Classic Lasagna Bolognese with red wine – mangia!


To kick off my “recipes with wine” week I am starting out with my best – the mother of all italian dishes, in my opinion. Some people (like my hubby) like their Chicken Parmesean, or traditional spaghetti….but for my money this is the best of the traditional italian dishes. I know there are as many lasagna recipes as there cooks in Rome…maybe more.  This is made with beef (not sausage or ground pork) red wine and fresh herbs. The great thing about using fresh herbs in the winter when it is cold and miserable out is that you get a wonderful reminder of your summer garden while infusing this dish with really amazing flavor. Since fresh herbs are so easy to find year round ( I keep pots of italian parsley and basil on my covered porch or in my kitchen if it really gets cold here) and I use them all winter.

This does take some time to prepare and assemble but its not difficult – just a bit time consuming. After you taste it you will know it is definitely worth it! Bonus – it tastes even better the next day!


1/4 cup extra virgin olive oil

1/4 cup chopped onion (about 1 medium onion)

2 tablespoons minced garlic (I use the fresh chopped garlic in jars in the produce section)

1  1/4 pounds lean ground beef

1 2 pound 3 ounce can crushed tomatoes

1 6 ounce can tomato paste

salt, pepper and cayenne pepper to taste

1 teaspoon sugar

2 teaspoons fresh chopped basil, divided

1/2 teaspoon fresh oregano

3 tablespoons fresh chopped parsley

1/4 cup red wine

1/2 pound mozarella cheese

20 ounces fresh ricotta cheese

2 eggs, beaten

12 ounces lasagna noodles

1 1/2 cups grated parmesan cheese

In a large skillet or dutch oven, heat the oil and sautee chopped onion until lightly browned. Add the ground beef and brown. Stir in tomatoes and garlic, and simmer covered 30 minutes. Add salt, peppers, sugar, 1 teaspoon basil,  oregano and red wine. Simmer 20 more minutes. This sauce will be so good looking and smell so good – actually your whole kitchen will be smelling pretty amazing right about now….


In a separate bowl, combine ricotta, eggs and 2 tablespoons of the fresh parsley. Season with salt and pepper.

Cook the lasagna in a large pot according to package directions, adding salt and some olive oil to the water. Stir often and do not overcook or noodles will be too fragile. Drain and seperate noodles, and lay out flat on a foil lined baking sheet drizzled with olive oil.

Preheat oven to 350 degrees. Butter a 9 by 13 baking pan and start to build lasagna. Arrange 4 noodles side by side at the bottom of the baking dish, then add a layer of sauce. Drop ricotta mixture by heaping tablespoons over sauce, then sprinkle with mozarella. Repeat for all three layers.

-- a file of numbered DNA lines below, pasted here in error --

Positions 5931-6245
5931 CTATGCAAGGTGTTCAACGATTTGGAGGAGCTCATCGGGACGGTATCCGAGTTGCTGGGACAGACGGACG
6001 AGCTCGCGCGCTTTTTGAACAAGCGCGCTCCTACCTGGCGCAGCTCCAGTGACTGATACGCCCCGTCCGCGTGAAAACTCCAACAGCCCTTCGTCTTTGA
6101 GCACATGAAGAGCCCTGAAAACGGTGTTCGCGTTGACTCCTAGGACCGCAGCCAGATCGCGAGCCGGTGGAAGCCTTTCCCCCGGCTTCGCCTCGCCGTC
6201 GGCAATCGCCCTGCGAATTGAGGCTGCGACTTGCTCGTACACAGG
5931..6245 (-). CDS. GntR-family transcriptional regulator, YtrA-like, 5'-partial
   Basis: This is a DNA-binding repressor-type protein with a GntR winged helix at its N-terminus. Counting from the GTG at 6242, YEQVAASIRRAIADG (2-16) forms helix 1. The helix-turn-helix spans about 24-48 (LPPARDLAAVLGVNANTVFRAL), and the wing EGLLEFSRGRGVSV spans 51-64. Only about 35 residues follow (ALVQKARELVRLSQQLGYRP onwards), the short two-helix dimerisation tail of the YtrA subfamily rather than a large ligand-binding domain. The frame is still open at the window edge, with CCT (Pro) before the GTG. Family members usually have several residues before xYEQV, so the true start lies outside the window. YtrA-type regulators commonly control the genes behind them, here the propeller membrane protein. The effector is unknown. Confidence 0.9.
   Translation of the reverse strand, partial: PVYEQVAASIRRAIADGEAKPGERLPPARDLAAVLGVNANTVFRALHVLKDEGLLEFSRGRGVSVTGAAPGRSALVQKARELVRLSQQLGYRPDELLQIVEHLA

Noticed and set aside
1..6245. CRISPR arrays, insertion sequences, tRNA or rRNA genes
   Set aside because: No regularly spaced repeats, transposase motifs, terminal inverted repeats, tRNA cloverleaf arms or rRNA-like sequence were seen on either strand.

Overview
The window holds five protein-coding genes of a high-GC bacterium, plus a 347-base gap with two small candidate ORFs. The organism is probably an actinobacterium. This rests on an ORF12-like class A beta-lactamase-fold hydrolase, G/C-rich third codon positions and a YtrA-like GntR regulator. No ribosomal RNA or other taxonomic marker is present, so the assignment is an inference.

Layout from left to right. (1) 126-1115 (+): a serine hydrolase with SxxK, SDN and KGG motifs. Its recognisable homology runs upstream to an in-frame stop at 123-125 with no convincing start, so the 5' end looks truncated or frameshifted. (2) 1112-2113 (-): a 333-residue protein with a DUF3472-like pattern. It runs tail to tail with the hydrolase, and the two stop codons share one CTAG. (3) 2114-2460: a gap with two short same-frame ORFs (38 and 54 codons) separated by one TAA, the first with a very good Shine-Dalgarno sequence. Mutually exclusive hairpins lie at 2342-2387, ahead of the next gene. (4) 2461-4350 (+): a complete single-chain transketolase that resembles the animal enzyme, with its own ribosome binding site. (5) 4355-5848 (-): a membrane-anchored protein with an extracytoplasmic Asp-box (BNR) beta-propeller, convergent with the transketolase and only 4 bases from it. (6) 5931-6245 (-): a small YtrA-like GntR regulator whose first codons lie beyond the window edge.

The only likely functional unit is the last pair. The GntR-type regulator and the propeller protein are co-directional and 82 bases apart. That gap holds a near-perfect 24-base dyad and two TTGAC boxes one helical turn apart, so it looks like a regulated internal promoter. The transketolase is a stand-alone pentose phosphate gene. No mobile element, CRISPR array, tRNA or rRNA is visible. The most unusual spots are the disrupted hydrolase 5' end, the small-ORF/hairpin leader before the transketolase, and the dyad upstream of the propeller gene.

Sprinkle parmesan and remaining mozarella over top of dish. Bake uncovered 25-30 minutes until bubbling hot and cheese is melted. Sprinkle with remaining fresh parsley and basil and serve hot.


I serve this with my crusty artisan bread and a green salad. I know it is a lot of work – but there is so much food here that you will be able to eat for days…maybe all week!



7 thoughts on “Classic Lasagna Bolognese with red wine – mangia!

  1. You’re so right about the many variations of lasagne bolognese…I made one more or like yours for my cousin and her boyfriend one day. The boyfriend (one of those narrowminded Sicilian machos) said to me “what is this americanata?”. In other words my lasagne were not Sicilian, they were americanized. I’ve lived many years in America so I often make American food and sweets, but they are not appreciated by those Sicilians who have never put their nose out of Sicily, it it’s not Sicilian, it’s not good.


    • Hi Francesca – thanks for reading! I was wondering what we do here to “americanize” our Italian dishes. I have not been to Sicily but I have been to Rome and I don’t taste a big difference between this red sauce and the ones I’ve tasted in Rome – but maybe the sauce in Sicily is different? Just curious…


      • Yes, we use sugar, cinnamon and raisins in our homemade tomato sauce. I will be posting the recipe for this, as well as for Pasta con l’Aglio, a tomato and garlic sauce which needs no cooking.


  2. I’ve just amended this recipe. I noticed that most premium ground beef now comes pre sealed (I buy organic ground beef) or from the supermarket, most packages are around 1.1-1.3 pounds. I have used this amount the last two times I have made the recipe and it turned out great. So – anything between 1.25 – 1.5 pounds will work in this recipe.


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